A visit to the farmers of Groundwork Farms CSA

Posted by Jamie Oberdick on 04/14, 2015 at 12:27 PM

A visit to the farmers of Groundwork Farms CSA

The bucolic scene at Shady Locust Produce farm

On April 2, a day that promised spring with mild breezes after a late-season snow, I visited two eastern Centre County farms at the invite of Nell Hanssen, the coordinator of Groundwork Farms CSA. The farms were Spring Bank Acres and Shady Locust Produce, both located in the beautiful countryside around Mlllheim, Aaronsburg, and Rebersburg.

First, a bit about Groundwork Farms CSA. The CSA offers food from the Penns Creek Watershed region to individuals, restaurants, and grocery stores in Centre and Union Counties. Originally limited to produce, the CSA now offers vegetables, berries, herbs, bread, flowers, dairy products, eggs, and meats. Even in the winter, CSA buyers can receive dairy products, bread, eggs, winter soups, and in-season produce. There are also opportunities to buy local fruit, flour, mushrooms, canned goods, and honey. Really, they offer a complete package of local food.

Among the local food producers in the CSA are Shady Locust Produce, King Family Farm, Halflinger Farm, Crystal Hollow Farm, and Spring Bank Acres. The two farms I visited, Spring Bank Acres and Shady Locust Produce, are Amish-run.

As I’ve mentioned, my farm tour guide for the afternoon was Nell Hanssen. You may know her as a local musician, thanks to her excellent work with both Chicken Tractor Deluxe and as a solo artist. Her “day job” is both coordinator for Groundworks and as an organic farm inspector. Her career in agriculture was sparked early on, as a young girl. “Even though I didn’t come from a farm family, I was always fascinated by agriculture,” she said. “My family couldn’t figure out why I was so into farming, we really didn’t have any connection to farming.”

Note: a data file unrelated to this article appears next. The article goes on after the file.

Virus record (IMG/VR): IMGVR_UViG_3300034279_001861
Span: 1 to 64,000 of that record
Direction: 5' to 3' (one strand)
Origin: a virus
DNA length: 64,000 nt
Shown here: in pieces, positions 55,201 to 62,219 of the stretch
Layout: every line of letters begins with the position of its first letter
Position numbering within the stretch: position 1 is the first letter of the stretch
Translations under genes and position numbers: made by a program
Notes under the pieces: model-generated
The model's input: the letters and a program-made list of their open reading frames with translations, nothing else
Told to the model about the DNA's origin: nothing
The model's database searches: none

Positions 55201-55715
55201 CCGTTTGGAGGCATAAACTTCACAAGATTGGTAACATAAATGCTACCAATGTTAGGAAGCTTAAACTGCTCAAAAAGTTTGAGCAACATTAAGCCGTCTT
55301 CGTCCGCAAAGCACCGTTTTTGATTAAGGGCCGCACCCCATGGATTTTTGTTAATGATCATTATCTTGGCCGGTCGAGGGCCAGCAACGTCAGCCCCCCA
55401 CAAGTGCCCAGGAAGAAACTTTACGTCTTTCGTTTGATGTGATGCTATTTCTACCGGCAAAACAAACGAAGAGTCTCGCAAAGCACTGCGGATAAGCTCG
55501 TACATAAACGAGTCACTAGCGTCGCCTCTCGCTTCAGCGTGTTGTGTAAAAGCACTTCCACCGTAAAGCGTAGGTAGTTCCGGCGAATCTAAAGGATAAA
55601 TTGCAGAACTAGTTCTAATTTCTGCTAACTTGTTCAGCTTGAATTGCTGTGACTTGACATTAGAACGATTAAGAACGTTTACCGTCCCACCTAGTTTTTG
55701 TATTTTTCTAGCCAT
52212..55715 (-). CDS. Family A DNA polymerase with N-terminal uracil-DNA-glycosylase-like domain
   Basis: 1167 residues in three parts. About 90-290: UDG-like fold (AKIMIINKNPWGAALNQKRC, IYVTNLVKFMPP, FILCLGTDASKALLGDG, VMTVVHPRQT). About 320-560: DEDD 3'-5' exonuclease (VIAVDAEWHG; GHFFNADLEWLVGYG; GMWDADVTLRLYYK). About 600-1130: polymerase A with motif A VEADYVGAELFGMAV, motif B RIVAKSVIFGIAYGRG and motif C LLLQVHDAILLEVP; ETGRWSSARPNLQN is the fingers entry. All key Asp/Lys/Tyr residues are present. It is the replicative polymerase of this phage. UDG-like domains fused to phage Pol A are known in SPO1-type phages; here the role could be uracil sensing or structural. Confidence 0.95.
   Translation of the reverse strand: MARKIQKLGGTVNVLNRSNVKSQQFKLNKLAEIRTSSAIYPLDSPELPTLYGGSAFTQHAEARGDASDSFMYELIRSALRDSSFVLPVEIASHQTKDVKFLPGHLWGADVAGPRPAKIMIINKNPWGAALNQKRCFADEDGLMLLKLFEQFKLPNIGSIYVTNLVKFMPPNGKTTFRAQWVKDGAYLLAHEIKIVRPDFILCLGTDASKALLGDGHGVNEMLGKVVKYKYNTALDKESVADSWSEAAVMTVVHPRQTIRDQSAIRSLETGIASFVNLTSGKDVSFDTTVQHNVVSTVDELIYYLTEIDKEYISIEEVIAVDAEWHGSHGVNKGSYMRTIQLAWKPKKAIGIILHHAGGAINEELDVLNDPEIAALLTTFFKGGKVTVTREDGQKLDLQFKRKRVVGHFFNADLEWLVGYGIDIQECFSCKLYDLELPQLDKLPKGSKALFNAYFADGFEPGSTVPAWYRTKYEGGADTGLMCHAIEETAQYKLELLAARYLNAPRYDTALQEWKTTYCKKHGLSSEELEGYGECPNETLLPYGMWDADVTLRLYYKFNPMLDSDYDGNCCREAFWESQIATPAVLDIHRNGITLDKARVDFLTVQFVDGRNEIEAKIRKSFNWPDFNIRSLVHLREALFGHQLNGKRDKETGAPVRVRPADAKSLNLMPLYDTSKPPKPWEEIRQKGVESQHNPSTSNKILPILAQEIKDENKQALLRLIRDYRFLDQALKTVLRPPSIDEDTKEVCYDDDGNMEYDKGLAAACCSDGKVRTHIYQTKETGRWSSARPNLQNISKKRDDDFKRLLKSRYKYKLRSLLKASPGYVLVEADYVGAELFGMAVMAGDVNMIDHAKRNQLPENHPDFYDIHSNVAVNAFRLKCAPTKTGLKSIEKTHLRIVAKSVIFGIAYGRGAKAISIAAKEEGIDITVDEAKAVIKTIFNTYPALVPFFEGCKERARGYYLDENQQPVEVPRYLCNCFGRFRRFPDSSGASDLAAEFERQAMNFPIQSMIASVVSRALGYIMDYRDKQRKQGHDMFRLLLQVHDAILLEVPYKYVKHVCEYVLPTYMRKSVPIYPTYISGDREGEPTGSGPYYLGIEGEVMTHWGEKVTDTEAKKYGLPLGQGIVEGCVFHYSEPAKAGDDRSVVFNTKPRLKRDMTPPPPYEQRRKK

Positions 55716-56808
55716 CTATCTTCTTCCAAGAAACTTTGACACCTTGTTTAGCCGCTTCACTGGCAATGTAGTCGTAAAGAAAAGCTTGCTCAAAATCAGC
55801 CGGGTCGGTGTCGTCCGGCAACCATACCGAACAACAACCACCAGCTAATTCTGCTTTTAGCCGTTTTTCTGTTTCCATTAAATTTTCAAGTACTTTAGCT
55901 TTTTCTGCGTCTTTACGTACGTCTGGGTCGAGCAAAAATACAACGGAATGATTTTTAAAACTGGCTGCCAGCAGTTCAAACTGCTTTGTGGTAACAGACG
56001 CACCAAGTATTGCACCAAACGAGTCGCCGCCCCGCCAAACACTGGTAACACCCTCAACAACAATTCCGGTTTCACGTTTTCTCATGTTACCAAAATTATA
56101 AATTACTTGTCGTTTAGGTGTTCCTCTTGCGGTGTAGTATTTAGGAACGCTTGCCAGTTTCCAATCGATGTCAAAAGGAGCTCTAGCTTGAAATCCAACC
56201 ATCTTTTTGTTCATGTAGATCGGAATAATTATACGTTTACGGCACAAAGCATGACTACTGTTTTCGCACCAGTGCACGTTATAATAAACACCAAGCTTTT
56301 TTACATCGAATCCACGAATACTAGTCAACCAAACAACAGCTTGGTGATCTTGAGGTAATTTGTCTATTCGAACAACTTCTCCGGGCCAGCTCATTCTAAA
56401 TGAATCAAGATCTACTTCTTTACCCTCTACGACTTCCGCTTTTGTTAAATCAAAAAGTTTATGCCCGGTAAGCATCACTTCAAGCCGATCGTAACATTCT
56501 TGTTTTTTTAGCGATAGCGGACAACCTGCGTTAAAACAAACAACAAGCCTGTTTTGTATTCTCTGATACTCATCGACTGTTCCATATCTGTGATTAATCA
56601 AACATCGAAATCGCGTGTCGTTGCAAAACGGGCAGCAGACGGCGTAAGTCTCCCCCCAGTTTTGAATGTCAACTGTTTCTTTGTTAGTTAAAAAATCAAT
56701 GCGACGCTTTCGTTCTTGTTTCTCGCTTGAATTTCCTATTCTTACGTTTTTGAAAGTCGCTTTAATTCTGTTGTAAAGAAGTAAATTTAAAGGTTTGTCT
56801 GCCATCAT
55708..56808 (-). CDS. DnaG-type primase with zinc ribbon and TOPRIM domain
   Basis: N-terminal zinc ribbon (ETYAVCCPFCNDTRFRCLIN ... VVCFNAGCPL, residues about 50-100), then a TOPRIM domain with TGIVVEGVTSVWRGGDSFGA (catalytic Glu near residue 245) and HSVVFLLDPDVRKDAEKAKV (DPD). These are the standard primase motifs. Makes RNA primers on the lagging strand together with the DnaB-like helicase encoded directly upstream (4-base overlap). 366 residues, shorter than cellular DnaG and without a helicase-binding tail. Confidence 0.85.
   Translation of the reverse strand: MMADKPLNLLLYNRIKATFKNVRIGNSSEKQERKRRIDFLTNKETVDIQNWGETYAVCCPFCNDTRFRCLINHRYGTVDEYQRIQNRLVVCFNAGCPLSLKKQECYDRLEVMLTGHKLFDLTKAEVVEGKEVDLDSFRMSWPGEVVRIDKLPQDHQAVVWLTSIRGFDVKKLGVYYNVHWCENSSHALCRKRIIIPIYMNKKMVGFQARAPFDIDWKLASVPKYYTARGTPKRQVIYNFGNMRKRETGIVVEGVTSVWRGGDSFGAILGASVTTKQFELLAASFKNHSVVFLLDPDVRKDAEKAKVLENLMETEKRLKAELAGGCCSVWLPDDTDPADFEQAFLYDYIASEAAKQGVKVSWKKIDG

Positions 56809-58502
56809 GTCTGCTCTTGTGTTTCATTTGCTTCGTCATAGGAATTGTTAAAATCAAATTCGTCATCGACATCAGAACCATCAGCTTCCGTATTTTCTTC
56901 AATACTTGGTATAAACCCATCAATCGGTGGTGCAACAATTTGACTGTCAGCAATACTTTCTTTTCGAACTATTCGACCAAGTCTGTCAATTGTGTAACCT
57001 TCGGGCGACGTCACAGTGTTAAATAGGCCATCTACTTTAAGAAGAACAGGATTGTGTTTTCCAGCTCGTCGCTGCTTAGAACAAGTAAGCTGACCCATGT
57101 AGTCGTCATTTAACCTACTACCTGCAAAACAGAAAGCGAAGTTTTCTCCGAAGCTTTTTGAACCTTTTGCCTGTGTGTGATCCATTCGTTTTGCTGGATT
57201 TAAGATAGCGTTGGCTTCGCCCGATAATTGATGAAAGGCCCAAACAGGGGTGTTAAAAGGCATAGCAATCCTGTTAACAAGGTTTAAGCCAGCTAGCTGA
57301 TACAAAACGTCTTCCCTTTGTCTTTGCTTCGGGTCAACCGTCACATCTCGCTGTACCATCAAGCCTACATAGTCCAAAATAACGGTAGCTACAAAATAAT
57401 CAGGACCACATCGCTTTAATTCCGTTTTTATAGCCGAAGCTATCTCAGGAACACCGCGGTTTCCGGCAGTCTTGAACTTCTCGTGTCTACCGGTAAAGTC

Nell’s passion for farming has enabled her to have a good career in local food, and build connections with the local Amish community. I met her at the first farm for the afternoon, Spring Bank Acres. She introduced me to farmer Raymond Fisher, who runs Spring Bank with his wife, Mary. If you are a State College Farmers Market regular, you’d recognize them instantly as the friendly couple who offers up anything from raw milk to kombucha tea at their stand.

After greetings, and followed by the Fishers’ friendly dog, Raymond took me to see the spring calves. They raise cows for milking, and they will keep a few of the females and sell off the rest.

Next up was the cold frame greenhouse. In the cold frame, they grow organic greens during the winter for farmers market and restaurants. Along with the usual lettuce, kale, and spinach, they grow some unique greens such as minutina, which has a nutty taste and crunchy texture in its thin green leaves, and claytonia, also known as miner’s lettuce. “If the sun’s out, it can get pretty mild in here even if snow’s on the ground,” Raymond said.

Along with the produce, Mary supplies herbs for Groundworks herb shares, including basil, cilantro, thyme, rosemary, dill, parsley, and more. These are all organically grown.


Greens in the greenhouse at Spring Acres Farm

Next, he showed me their flock of about 300 chickens. These laying hens are free-range in the true sense, and the Fishers let them roam around within a wide space and eat whatever bugs, grasses, seeds, etc. they can find. This variety in diet, Nell explained, gives the eggs bright orange yolks and a delicious flavor. Along with going in certain CSA shares, the eggs are sold to local places like Inglebean Coffee Shop and Elk Creek Cafe. I can personally attest to how good they are, and one thing I’ve noted about the eggs is the whites seem more substantial than grocery store eggs.


Spring chickens

Moving on and letting the chickens do their thing, I got to see some of their 30 or so head of mainly Jersey milk cows in an enclosure that has an interesting purpose…creating compost for their organic gardens. While there were cows in there when I saw it, the Fishers will introduce pigs into the hay-covered enclosure for a unique reason. “They go in and root around and stir things up to make compost, sort of speed it up,” Raymond said.